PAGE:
When I first learned about dividends, I became enamored with them. I had no idea that some companies actually paid you cash to own them. I figured I couldn't lose if I focused on buying stocks that sported dividend yields of 10%, 12%, or more.

Experience soon taught me that a high yield is actually a warning sign that the underlying business is in trouble. Many of the "no-brainer" stocks that I bought stopped paying their dividends, and their share prices got walloped. It was a double-whammy that I will never forget.

While I no longer invest for income, I do think that there are a few high-yield stocks on the market that could be worth owning. Here's why I could see myself buying Brookfield Infrastructure Partners (BIP -5.17%)STORE Capital (STOR), and Crown Castle International (CCI -0.38%) one day.

Man and woman handing over cash

Image source: Getty Images.

Brookfield Infrastructure Partners

Check out the latest Brookfield Infrastructure Partners earnings call transcript.

With a dividend yield of 5.6%, Brookfield Infrastructure Partners easily qualifies as a high-yield stock. 

Brookfield is structured as a limited partnership, and it focuses on buying one-of-a-kind infrastructure assets that produce predictable cash flow. These assets include things like shipping ports, railroads, toll roads, pipelines, data centers, communications towers, and more. The company aims to buy these assets at a value, and then pass along the income back to its investors in the form of a growing distribution.

A look at the company's long-term track record proves that its business model works well:

BIP Total Return Price Chart

BIP Total Return Price data by YCharts.

While Brookfield has been a monster winner over the long-term, 2018 was a challenging year for the business. Some of its assets experienced headwinds, and the company also sold a sizable electric transmission business in Chile in 2017 for a cool $1.3 billion. These factors pulled down its growth rates while management worked to redeploy that capital.

The company has since closed on a number of acquisitions that will replace that lost revenue and profits. However, those numbers haven't shown up in the company's financials yet. That's expected to change in 2019, as management is calling for funds from operations (FFO) growth of about 20% once all of its projects are completed. That should easily allow it to meet its target of hiking its payout to investors by at least 5% annually.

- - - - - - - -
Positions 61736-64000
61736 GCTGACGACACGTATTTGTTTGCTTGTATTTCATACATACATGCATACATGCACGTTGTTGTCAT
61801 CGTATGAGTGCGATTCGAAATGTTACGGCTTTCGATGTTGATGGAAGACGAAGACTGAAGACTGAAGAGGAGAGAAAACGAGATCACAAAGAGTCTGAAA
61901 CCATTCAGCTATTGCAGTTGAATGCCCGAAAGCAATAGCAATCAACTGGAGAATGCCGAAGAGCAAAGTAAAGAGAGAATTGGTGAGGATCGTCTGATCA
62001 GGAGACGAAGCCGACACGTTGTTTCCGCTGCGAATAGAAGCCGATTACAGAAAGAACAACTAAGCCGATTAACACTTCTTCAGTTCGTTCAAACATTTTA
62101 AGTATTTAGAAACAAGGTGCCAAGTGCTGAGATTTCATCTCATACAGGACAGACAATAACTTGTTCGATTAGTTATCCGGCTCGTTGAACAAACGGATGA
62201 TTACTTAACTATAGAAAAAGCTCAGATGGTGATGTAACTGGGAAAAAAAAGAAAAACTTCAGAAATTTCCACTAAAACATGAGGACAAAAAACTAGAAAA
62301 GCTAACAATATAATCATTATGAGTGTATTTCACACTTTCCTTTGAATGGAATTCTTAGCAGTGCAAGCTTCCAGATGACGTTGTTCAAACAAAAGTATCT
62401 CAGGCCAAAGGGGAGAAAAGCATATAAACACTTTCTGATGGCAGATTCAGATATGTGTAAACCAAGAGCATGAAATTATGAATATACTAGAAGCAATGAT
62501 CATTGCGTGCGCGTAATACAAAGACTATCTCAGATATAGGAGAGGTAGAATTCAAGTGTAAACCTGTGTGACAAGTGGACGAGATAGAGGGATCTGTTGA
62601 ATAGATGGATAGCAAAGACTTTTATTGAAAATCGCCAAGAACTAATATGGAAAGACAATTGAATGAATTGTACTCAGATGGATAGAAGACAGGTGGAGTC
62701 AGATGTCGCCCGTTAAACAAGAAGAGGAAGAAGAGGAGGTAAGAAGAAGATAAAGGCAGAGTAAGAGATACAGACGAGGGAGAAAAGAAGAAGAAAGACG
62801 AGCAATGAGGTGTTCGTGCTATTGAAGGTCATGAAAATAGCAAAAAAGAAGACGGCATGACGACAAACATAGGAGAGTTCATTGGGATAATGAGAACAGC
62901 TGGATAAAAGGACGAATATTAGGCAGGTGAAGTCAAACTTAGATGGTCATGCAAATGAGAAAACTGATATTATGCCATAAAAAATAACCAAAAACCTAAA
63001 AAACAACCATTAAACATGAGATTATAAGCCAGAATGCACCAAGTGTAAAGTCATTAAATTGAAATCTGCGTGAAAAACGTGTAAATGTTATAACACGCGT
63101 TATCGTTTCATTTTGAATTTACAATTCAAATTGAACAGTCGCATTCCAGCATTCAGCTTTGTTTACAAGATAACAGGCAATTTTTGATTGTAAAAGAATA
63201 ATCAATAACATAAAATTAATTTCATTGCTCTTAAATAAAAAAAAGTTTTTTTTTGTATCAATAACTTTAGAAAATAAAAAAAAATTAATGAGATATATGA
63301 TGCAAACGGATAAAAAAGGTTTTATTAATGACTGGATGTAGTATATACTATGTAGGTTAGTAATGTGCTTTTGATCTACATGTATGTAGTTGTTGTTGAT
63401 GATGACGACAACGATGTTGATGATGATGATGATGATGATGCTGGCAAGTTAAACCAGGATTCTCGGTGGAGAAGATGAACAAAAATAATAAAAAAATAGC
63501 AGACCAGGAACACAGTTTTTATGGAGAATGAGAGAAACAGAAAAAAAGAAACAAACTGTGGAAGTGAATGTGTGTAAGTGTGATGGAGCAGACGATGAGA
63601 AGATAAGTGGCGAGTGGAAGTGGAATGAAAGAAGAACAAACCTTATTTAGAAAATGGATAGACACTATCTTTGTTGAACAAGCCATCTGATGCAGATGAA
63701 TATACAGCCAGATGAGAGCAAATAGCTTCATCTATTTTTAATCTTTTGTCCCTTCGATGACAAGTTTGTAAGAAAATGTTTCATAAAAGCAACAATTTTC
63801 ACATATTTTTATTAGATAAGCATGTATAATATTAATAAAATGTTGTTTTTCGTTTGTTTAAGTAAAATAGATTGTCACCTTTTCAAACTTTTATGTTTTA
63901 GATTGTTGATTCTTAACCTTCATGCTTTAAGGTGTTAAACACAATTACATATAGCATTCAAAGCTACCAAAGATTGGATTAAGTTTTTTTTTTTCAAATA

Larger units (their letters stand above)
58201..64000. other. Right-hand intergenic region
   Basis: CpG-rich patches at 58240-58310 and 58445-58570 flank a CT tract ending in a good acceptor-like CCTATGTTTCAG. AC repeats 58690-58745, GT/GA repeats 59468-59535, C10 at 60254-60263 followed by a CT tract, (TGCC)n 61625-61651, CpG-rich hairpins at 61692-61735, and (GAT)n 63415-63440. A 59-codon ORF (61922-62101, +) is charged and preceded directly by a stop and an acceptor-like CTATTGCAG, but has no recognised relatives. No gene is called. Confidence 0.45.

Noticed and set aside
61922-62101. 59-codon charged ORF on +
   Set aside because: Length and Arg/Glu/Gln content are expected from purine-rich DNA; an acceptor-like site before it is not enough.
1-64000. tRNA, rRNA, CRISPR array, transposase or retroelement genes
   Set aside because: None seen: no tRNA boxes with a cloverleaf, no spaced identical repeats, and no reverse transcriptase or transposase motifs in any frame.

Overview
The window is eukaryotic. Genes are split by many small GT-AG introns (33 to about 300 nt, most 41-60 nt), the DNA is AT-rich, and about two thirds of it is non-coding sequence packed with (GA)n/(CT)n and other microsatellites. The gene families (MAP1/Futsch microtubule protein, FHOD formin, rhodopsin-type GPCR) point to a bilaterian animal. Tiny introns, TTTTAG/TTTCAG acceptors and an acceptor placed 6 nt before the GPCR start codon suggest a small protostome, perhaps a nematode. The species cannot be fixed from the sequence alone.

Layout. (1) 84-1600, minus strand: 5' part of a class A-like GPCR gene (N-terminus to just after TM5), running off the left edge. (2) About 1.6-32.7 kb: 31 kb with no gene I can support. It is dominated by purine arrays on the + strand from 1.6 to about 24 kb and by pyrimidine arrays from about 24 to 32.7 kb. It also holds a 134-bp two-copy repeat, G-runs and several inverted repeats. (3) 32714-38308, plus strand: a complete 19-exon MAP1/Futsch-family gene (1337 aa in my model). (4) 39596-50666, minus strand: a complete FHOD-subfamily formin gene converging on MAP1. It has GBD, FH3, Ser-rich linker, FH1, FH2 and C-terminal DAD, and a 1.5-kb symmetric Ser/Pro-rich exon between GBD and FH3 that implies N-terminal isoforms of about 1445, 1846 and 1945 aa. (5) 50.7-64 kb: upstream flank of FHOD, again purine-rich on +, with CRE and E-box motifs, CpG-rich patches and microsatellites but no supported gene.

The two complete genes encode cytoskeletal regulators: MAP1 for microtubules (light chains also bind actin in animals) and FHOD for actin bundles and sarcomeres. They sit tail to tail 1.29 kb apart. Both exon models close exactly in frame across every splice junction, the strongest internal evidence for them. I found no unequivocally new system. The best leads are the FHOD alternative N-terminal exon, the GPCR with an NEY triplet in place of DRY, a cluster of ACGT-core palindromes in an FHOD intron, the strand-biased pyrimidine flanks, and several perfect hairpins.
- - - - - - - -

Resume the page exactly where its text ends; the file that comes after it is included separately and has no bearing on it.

Overall, Brookfield is a terrific company that pays a huge yield and is currently trading on sale. That's a combination that any income-seeking investor should like.

STORE Capital

Check out the latest STORE Capital earnings call transcript.

The "STORE" in STORE Capital stands for Single Tenant Operational Real Estate. True to its name, STORE focuses its capital on buying freestanding retail buildings that are leased out to a single occupant. This business model may make you roll your eyes in today's e-commerce-driven world, but STORE takes a number of precautions to insulate itself from the threat.

First, STORE primarily focuses on service businesses that are naturally resistant to online competition (fitness centers, auto repair shops, movie theaters, etc.). Second, the company makes all of its tenants sign long-term, triple-net leases. This offloads all of a building's operational expenses to the tenant, and keeps them in the building for a long time (the current average contract length is 14 years). Finally, STORE requires its customers to provide regular financial updates and continually prove that they are financially viable. This allows STORE to take action before its customers go belly up.

When these factors are added together, it is no wonder that the company has maintained an occupancy rate above 99% for years. That's why I have high confidence that the company's massive dividend yield of 4.3% will continue to be paid, and can continue to grow from here.

It is also worth mentioning that I'm not alone in my affinity for STORE Capital; a certain folksy billionaire from Omaha actually took a 10% position in the business.  

Crown Castle International

Check out the latest Crown Castle International earnings call transcript.

The explosion in smartphone popularity over the last decade has caused the demand for cell towers to skyrocket. However, finding great cell tower locations isn't easy, as there is only so much real estate available and most people don't want a cell tower in their backyard.

One way that the big carriers have solved this dilemma is by partnering with real estate companies that specialize in owning and operating cell towers. Crown Castle is one of the biggest players in the industry, and is a natural partner for the biggest carriers: It owns a huge network of 40,000 cell towers, 65,000 small cell towers, and 65,000 miles of fiber optic cable that are spread across the U.S. By plugging into this network carriers can gain easy access to great locations without any of the hassles.

A wonderful feature of Crown Castle's business model is that it builds price increases into the contracts that its customers sign. When combined with new tower construction and occasional acquisition, Crown Castle has driven consistent revenue and profit growth for years, and has generated exceptional returns for investors. 

CCI Total Return Price Chart

CCI Total Return Price data by YCharts.

I think that two massive tech trends should help the company drive continued growth in the years ahead. The first is the internet of things, which promises to bring billions of new devices online over the next couple of years. The second is the upcoming rollout of 5G networks, which should help keep cell towers in demand.

All told, I think that Crown Castle can continue to post double-digit profit growth for years to come. Adding a monster dividend yield of 4.2% to the picture only acts as icing on the cake.